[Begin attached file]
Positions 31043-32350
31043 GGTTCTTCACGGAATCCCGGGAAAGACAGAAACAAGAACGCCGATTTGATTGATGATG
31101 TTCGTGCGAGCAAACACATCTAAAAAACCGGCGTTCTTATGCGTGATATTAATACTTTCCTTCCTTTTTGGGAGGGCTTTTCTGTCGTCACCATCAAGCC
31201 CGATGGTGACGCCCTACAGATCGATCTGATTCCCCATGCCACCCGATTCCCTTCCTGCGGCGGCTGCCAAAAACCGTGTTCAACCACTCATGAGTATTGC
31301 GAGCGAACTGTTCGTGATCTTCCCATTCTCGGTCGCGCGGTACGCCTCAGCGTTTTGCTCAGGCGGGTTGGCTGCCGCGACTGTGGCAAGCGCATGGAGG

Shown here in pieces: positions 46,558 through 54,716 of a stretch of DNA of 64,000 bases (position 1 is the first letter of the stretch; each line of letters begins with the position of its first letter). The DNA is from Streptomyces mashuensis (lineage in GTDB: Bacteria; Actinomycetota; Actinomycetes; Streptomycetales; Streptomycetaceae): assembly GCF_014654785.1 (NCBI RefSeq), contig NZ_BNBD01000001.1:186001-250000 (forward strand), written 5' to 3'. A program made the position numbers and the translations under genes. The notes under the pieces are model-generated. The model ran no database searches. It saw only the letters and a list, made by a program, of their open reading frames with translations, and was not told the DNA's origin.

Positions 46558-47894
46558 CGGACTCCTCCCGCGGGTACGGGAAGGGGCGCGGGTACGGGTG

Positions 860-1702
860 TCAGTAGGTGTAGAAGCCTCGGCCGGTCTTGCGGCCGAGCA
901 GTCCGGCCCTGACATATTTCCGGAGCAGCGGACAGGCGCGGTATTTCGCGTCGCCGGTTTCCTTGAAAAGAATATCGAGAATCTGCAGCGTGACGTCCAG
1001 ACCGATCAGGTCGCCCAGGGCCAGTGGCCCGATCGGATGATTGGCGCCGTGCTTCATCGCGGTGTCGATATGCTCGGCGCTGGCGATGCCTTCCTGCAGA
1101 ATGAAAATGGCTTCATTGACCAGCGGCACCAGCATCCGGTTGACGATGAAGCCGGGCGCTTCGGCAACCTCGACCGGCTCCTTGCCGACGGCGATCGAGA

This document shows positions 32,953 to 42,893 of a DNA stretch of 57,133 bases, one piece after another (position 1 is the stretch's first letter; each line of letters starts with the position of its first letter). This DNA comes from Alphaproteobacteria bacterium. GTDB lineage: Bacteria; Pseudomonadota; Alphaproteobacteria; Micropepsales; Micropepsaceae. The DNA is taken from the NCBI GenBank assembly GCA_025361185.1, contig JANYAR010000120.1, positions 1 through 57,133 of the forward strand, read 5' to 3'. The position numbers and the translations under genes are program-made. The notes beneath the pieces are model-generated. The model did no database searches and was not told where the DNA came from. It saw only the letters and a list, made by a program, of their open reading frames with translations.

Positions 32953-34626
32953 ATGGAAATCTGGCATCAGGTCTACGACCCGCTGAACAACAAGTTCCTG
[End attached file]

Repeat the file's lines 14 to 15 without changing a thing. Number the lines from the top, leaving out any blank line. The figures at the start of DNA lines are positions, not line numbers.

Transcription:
This document shows positions 32,953 to 42,893 of a DNA stretch of 57,133 bases, one piece after another (position 1 is the stretch's first letter; each line of letters starts with the position of its first letter). This DNA comes from Alphaproteobacteria bacterium. GTDB lineage: Bacteria; Pseudomonadota; Alphaproteobacteria; Micropepsales; Micropepsaceae. The DNA is taken from the NCBI GenBank assembly GCA_025361185.1, contig JANYAR010000120.1, positions 1 through 57,133 of the forward strand, read 5' to 3'. The position numbers and the translations under genes are program-made. The notes beneath the pieces are model-generated. The model did no database searches and was not told where the DNA came from. It saw only the letters and a list, made by a program, of their open reading frames with translations.

Positions 32953-34626